Poem by Juan Ramón Jiménez (Estío, 11)
Here’s the poem, which I think should be in the public domain by now, together with my translation (feel free to offer corrections in the comments).
|Yo no sé cómo saltar
desde la orilla de hoy
a la orilla de mañana.
El río se lleva, mientras,
Miro al oriente, al poniente,
…Y no sé como saltar
|I don’t know how to leap
from the brink of today
to the brink of tomorrow.
Meanwhile the current bears
Look to the east, the west,
…And I don’t know how to leap
I imagine Jiménez is rolling at his grave at the video’s use of the soundtrack from The Matrix — he was pretty uptight, I hear — but it works for me.
Poem and reading by Sylvia Plath — text here
Video by mishima1970
Another video with the same poem, this time by Jim Clark, who makes
Virtual Animated movies of great poets reincarnated through the wonders of computer animation reading their best loved poems and presented in the style of old scratchy movies.
Poem by Aaron Fagan, video by Jeffrey Texas Schell
In an article in the March/April 2009 issue of Poets & Writers — published coincidental to the launching of this website (chalk it up to zeitgeist) — Alex Dimitrov writes,
The sharing of video poems began sometime in 2005, when artists discovered YouTube as a tool through which they could easily distribute their work and reach a broad audience. Aaron Fagan, author of the poetry collection Garage (Salt Publishing, 2007), describes seeing an early video poem that “began with a line about standing in the kitchen slicing an orange, and sure enough the video showed someone standing in a kitchen slicing an orange. The literality seemed to be the pitfall this potential genre was falling into right out of the gate.”
Collaborating with his friends, visual artists Jeffrey Schell and K. Erik Ino, Fagan made several videos for poems from Garage and tried to avoid such a literal approach. One of these videos, “My Entrepreneurial Spirit,” features a collage of images, ranging from footage taken in a moving car to a woman walking on a rooftop, that cannot be explicitly traced back to the narrative of the poem but nonetheless add a rich texture of meaning. For Fagan, working with video is “yet another among many Hail Mary shots to get poetry some attention or readership,” he says.
Video by Four Seasons Productions
Most of Four Seasons’ videoems strike me as too literal and cliched in their interpretations. This is one of the few I kind of liked.
Poem and reading by T. S. Eliot (text here)
Animation by Everett Wilson, who writes:
I produced the visuals for this poem by T.S. Eliot in the fall of 2001, during my brief time in the Media program at the University of Lethbridge. “The Love Song of J. Alfred Prufrock, an Animated Rendition of T.S. Eliot’s Poem” appeared in the “highlights reel” of the Melbourne International Student Animation Festival, which traveled to select universities across Australia. After receiving feedback on YouTube, I replaced the original narration with T.S. Eliot’s voice in this 2007 revision.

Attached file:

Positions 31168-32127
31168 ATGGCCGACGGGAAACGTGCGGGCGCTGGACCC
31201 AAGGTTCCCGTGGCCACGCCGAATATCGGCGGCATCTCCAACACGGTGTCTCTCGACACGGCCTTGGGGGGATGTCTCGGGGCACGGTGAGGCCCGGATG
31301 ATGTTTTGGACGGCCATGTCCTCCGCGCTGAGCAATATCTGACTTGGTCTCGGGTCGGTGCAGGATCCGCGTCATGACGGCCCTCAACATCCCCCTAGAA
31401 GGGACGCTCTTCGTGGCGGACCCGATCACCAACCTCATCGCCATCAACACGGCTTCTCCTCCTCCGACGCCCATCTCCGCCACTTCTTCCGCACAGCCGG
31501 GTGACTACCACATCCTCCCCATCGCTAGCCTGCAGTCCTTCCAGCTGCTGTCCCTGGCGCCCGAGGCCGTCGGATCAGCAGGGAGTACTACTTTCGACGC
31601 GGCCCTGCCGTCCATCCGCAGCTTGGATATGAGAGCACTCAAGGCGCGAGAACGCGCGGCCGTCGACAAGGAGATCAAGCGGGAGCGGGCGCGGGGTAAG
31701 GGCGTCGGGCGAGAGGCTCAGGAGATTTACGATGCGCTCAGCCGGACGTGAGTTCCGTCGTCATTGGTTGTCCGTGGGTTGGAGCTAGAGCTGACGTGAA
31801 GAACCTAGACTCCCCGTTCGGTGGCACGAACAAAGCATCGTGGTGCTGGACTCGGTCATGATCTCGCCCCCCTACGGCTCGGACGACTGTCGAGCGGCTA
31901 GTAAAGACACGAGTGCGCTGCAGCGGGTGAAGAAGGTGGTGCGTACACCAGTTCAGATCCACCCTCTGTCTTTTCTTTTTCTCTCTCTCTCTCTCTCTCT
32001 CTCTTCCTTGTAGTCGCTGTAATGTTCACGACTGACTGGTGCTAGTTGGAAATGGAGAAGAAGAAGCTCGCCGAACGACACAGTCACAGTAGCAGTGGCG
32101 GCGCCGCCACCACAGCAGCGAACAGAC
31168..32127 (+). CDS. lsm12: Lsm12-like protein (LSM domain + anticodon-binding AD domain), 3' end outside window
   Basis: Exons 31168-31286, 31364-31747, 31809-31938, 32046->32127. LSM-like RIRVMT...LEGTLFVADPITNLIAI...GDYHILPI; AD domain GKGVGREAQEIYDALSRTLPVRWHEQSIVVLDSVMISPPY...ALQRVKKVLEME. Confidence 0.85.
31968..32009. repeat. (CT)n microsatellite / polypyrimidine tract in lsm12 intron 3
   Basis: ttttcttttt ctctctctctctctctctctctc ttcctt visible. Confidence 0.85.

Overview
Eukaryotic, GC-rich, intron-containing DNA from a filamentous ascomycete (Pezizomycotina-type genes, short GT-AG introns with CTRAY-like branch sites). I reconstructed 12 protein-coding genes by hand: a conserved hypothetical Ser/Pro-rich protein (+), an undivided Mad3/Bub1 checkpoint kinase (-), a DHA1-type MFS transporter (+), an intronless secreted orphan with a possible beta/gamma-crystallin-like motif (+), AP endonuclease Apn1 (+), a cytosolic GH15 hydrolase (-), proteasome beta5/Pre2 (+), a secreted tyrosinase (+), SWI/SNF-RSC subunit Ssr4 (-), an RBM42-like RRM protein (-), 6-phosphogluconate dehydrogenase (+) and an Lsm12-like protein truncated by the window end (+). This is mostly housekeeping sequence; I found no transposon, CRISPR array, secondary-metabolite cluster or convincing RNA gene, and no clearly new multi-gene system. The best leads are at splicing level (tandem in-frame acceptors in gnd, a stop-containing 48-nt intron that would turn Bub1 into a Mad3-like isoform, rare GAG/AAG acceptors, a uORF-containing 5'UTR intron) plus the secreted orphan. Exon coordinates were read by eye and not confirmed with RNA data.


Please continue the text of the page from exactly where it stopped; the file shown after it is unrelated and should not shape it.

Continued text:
There are other Prufrock videos on YouTube, but this is by far the best of those I’ve seen.
Animation by Julian Grey of Head Gear Animation, produced by JWT-NY
I have to say these Billy Collins videos from JWT-NY (there are nine total; I’ll post them all eventually) are really an improvement over the straight texts. This is just a matter of personal taste, of course, but Collins’ poems tend to bore me after the first reading. The video adaptations, by contrast, invite repeated viewings. I’m sure there’s a lesson there somewhere…
Poem by Emily Dickinson:
I heard a Fly buzz – when I died –
The Stillness in the Room
Was like the Stillness in the Air –
Between the Heaves of Storm –
The Eyes around – had wrung them dry –
And Breaths were gathering firm
For that last Onset – when the King
Be witnessed – in the Room –
I willed my Keepsakes – Signed away
What portions of me be
Assignable – and then it was
There interposed a Fly –
With Blue – uncertain stumbling Buzz –
Between the light – and me –
And then the Windows failed – and then
I could not see to see –
Video by Lynn Tomlinson. It won the Keith Clarke Prize for animation at the 1989 Ann Arbor Film Festival.
An eerie adaptation of the Emily Dickinson poem, told from after death. Created in clay-on-glass animation. This was my first film in this technique, made in 1989.
There are a number of other animations of this poem on YouTube, but none of them hold a candle to this one.
Its only major flaw is the pixelation — perhaps the artist was trying to protect her work from being ripped off. In addition to the YouTube page linked above, Tomlinson has a proper website here.
[UPDATE 11/29/09] For a much higher quality version, see the video gallery on Tomlinson’s website.
[UPDATE 2/13/12] Higher-resolution version at Vimeo swapped in (see comments).